Speaking about the villagers, your fellow island inhabitants have a lot more going on than meets the eye. Their primary purpose is, of course, to provide the game with more life and a sense of community. Each villager has its own character type, their own set of quirks and their own house. They've got cute animations, charming dialogue and they'll manage to worm their way into your heart before long. All basic things when it comes to the animals in Animal Crossing, but compared to the other entries in the franchise, the villagers in New Horizons have a lot more going on. The behavioural patterns of each villager, what they are up to each day, has become much more integrated.

Tom Nook and Isabelle, for example, don't just stand there empty-eyed waiting for you to interact with them but are buy typing away at their computer, re-ordering paper on their desk etc. Villagers can also be seen participating in bug catching and fishing even when there is no contest going on, they talk to each other, laugh with each other, sing and dance with each other and can even visit each other's houses. The villagers are a lot more active and that helps a lot to make the experience that much better. Oh, and they will also give you gifts and DIY recipes when you manage to befriend them so that's a plus. Lastly, your villagers can't move out anymore with your known or consent. They can't leave while you're not playing so you don't have to worry that your favourite villager won't be there anymore after a long time not playing. They'll acknowledge that you haven't been around for quite a while, but they won't hold it against you and they'll stop mentioning it quickly.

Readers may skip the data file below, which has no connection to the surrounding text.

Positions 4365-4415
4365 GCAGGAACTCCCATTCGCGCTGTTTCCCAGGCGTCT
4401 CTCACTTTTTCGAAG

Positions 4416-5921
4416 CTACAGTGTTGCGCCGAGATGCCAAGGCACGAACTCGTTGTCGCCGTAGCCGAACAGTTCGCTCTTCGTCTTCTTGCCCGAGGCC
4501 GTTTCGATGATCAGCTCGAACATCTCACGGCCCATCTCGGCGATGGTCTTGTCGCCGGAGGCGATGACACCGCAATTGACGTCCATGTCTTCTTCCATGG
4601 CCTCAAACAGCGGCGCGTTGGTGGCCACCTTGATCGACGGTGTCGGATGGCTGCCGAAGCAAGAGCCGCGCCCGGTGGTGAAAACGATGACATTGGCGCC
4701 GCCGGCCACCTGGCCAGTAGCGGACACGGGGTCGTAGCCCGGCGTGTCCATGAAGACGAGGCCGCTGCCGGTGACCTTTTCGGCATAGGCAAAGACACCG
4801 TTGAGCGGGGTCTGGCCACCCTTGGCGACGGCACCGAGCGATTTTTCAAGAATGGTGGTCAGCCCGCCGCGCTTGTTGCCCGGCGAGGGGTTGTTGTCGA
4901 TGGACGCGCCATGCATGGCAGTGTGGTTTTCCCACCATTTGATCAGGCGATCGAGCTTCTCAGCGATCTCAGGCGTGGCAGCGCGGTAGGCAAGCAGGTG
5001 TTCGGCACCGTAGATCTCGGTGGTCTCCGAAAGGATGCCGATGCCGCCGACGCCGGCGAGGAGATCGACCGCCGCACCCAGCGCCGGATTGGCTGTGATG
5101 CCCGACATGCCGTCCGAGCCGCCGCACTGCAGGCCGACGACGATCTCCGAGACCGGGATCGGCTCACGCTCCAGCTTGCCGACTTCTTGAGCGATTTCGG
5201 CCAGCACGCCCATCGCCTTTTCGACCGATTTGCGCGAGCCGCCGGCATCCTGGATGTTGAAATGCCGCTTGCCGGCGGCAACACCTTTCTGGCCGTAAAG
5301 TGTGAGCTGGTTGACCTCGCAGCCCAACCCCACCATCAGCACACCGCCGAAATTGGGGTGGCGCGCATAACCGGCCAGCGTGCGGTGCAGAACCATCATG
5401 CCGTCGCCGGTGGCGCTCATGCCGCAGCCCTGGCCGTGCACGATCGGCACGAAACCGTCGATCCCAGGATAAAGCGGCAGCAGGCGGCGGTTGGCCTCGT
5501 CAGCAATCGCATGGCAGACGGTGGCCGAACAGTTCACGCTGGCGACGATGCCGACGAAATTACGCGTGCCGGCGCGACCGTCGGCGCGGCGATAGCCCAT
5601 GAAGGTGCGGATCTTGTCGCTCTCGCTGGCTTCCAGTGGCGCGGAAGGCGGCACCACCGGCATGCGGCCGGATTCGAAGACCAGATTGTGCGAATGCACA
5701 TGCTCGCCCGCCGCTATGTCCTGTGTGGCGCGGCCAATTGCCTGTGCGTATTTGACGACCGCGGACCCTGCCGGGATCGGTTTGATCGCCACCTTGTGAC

Villagers don't just stand around anymore, they might just be reading their favourite book, wearing one of your custom design shirts, when you visit them.

Getting a lot of villagers to settle on your island (max.10) is one of the biggest ways to grow your island's rank. When you have a high enough rank, the traditional buildings like the Museum, shop and clothing store will start to appear. Unlike previous games, just like with the houses, their locations aren't fixed. You decide where they are built and can, assuming you have enough Bells, relocate then anytime you want. You can also use the Residential Services building, located in the middle of your island together with a square, to build bridges and inclines, change your island's flag and much more.